Many dog breeds with tails carried over the back involve spitz-type dogs such as the Norwegian Elkhound, the Keeshond, the Samoyed, the chow chow and the Pomeranian.

Some dog breeds have tails that aren't permanently carried over the back, but only in certain circumstances. For instance, the Siberian husky is known for carrying the tail over the back mostly when attentive, while in contrast, the Alaskan malamute carries the tail over the back when not working.

Then, there are several brachycephalic dog breeds with curled or corkscrew features which vary in appearance according to American Kennel Club breed standard. We therefore have pugs with tails curled as tightly as possible over the hip and with a double curl being as close to perfection, Boston terriers with short andfine tails tapering either into a straight or screw tail and bulldogs with the tail being either straight or screwed.

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Other dog breeds with curled tails include the basenji (tail lies well curled over to either side) and several other dog breeds such as Chihuahuas (carried sickle or in a loop over the back) and Havanese with its curled-over tail being a hallmark of the breed, according to the American Kennel Club.

Effects of Curly Tail on Health

Did you know? Dog breeds with corkscrew tails are predisposed to problems with normal defecation. Their spiraled tail bones push against their bums almost shutting their vents closed which may lead to flat ribbon-shaped stools and constipation, explains Amy Shojai in the book "The First-Aid Companion for Dogs & Cats."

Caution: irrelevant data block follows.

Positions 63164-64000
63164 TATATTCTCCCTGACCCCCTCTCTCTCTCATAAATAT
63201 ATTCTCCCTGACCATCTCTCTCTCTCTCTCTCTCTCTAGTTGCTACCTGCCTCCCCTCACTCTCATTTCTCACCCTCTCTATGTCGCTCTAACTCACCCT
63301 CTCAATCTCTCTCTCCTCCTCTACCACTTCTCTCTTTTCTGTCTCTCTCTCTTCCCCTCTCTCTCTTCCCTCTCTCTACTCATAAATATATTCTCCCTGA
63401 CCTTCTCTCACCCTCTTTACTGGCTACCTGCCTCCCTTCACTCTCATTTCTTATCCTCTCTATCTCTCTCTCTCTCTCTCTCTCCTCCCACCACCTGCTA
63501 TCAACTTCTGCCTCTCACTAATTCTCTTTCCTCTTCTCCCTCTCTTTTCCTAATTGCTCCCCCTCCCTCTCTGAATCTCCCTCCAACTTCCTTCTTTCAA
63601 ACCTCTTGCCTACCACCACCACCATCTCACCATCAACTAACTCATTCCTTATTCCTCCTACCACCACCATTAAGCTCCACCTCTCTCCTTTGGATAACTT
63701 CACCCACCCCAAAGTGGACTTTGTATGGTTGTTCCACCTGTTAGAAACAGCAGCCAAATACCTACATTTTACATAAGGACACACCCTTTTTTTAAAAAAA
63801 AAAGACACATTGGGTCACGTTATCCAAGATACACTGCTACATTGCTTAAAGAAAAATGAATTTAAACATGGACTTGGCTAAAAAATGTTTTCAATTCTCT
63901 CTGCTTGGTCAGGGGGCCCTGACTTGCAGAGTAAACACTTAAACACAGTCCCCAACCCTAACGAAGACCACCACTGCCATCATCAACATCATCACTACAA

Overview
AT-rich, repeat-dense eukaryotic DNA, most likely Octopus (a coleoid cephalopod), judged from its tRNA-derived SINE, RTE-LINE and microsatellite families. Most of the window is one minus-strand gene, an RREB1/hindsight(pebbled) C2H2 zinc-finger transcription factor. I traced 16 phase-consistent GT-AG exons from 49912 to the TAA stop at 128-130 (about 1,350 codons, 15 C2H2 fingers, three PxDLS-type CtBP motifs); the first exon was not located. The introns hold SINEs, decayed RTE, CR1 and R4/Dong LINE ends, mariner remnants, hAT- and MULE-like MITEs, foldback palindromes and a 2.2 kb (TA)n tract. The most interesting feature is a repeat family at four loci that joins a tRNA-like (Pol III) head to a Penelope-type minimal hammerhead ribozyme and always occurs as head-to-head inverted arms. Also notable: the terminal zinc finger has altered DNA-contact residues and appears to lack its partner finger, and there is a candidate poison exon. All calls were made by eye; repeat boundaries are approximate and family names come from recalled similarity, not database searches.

Dogs with corkscrew-tails (pugs, bulldogs and Boston terriers) are also predisposed to a condition known as hemivertebrae, a genetically inherited bone malformation affecting the vertebrae of the dog's spine. According to a study, this spinal deformity is ultimately responsible for the kink in the tail.

Symptom-wise, owners may witness neurological issues such as rear leg weakness, muscle atrophy, paralysis, incontinence and incoordination. Affected dogs may also display back pain which may manifest as the inability to get up or lie down or the dog not being able to properly attend to his rear end grooming.

Due to the genetic component of this malformation, it's imperative to point out the importance of careful breeding and removal from breeding programs of specimens affected.

References:

  • The Domestic Dog: Its Evolution, Behaviour and Interactions with People, by James Serpell, Cambridge University Press; 1 edition (January 26, 1996)
  • Behavioural Responses of Canis familiaris to Different Tail Lengths of a Remotely-Controlled Life-Size Dog Replica S. D. A. Leaver and T. E. Reimchen Behaviour Vol. 145, No. 3 (Mar., 2008), pp. 377-390
  • Dog Body, Dog Mind: Exploring Canine Consciousness and Total Well-Being Kindle Edition by Dr. Michael W. Fox, Lyons Press; 1 edition (July 1, 2007)
  • American Scientist, Early Canid Domestication: The Farm-Fox Experiment
  • Irish Veterinary Journal, 2005; 58(12): 688–690 Nasca classification of hemivertebra in five dogs, Omer Besalti et al.